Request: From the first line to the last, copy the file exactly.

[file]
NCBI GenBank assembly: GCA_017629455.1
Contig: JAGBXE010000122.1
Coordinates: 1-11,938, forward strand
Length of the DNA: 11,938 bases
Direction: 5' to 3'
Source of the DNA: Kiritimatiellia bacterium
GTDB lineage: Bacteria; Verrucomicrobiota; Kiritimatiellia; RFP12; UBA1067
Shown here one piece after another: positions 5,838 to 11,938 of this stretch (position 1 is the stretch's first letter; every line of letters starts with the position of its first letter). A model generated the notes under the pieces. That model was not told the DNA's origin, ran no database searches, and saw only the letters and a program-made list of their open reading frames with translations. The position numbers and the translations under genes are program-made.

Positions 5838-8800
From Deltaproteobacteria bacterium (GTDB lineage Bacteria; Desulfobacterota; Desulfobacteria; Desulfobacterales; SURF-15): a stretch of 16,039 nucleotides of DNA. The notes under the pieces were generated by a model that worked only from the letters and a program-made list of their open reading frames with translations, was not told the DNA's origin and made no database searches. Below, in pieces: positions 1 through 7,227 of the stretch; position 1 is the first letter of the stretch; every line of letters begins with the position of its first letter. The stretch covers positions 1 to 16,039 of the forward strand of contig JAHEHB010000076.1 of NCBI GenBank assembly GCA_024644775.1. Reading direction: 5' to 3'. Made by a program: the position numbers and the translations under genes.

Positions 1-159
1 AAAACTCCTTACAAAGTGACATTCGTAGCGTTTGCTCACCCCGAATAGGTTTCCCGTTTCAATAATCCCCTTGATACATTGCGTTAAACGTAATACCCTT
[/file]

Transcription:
NCBI GenBank assembly: GCA_017629455.1
Contig: JAGBXE010000122.1
Coordinates: 1-11,938, forward strand
Length of the DNA: 11,938 bases
Direction: 5' to 3'
Source of the DNA: Kiritimatiellia bacterium
GTDB lineage: Bacteria; Verrucomicrobiota; Kiritimatiellia; RFP12; UBA1067
Shown here one piece after another: positions 5,838 to 11,938 of this stretch (position 1 is the stretch's first letter; every line of letters starts with the position of its first letter). A model generated the notes under the pieces. That model was not told the DNA's origin, ran no database searches, and saw only the letters and a program-made list of their open reading frames with translations. The position numbers and the translations under genes are program-made.

Positions 5838-8800
From Deltaproteobacteria bacterium (GTDB lineage Bacteria; Desulfobacterota; Desulfobacteria; Desulfobacterales; SURF-15): a stretch of 16,039 nucleotides of DNA. The notes under the pieces were generated by a model that worked only from the letters and a program-made list of their open reading frames with translations, was not told the DNA's origin and made no database searches. Below, in pieces: positions 1 through 7,227 of the stretch; position 1 is the first letter of the stretch; every line of letters begins with the position of its first letter. The stretch covers positions 1 to 16,039 of the forward strand of contig JAHEHB010000076.1 of NCBI GenBank assembly GCA_024644775.1. Reading direction: 5' to 3'. Made by a program: the position numbers and the translations under genes.

Positions 1-159
1 AAAACTCCTTACAAAGTGACATTCGTAGCGTTTGCTCACCCCGAATAGGTTTCCCGTTTCAATAATCCCCTTGATACATTGCGTTAAACGTAATACCCTT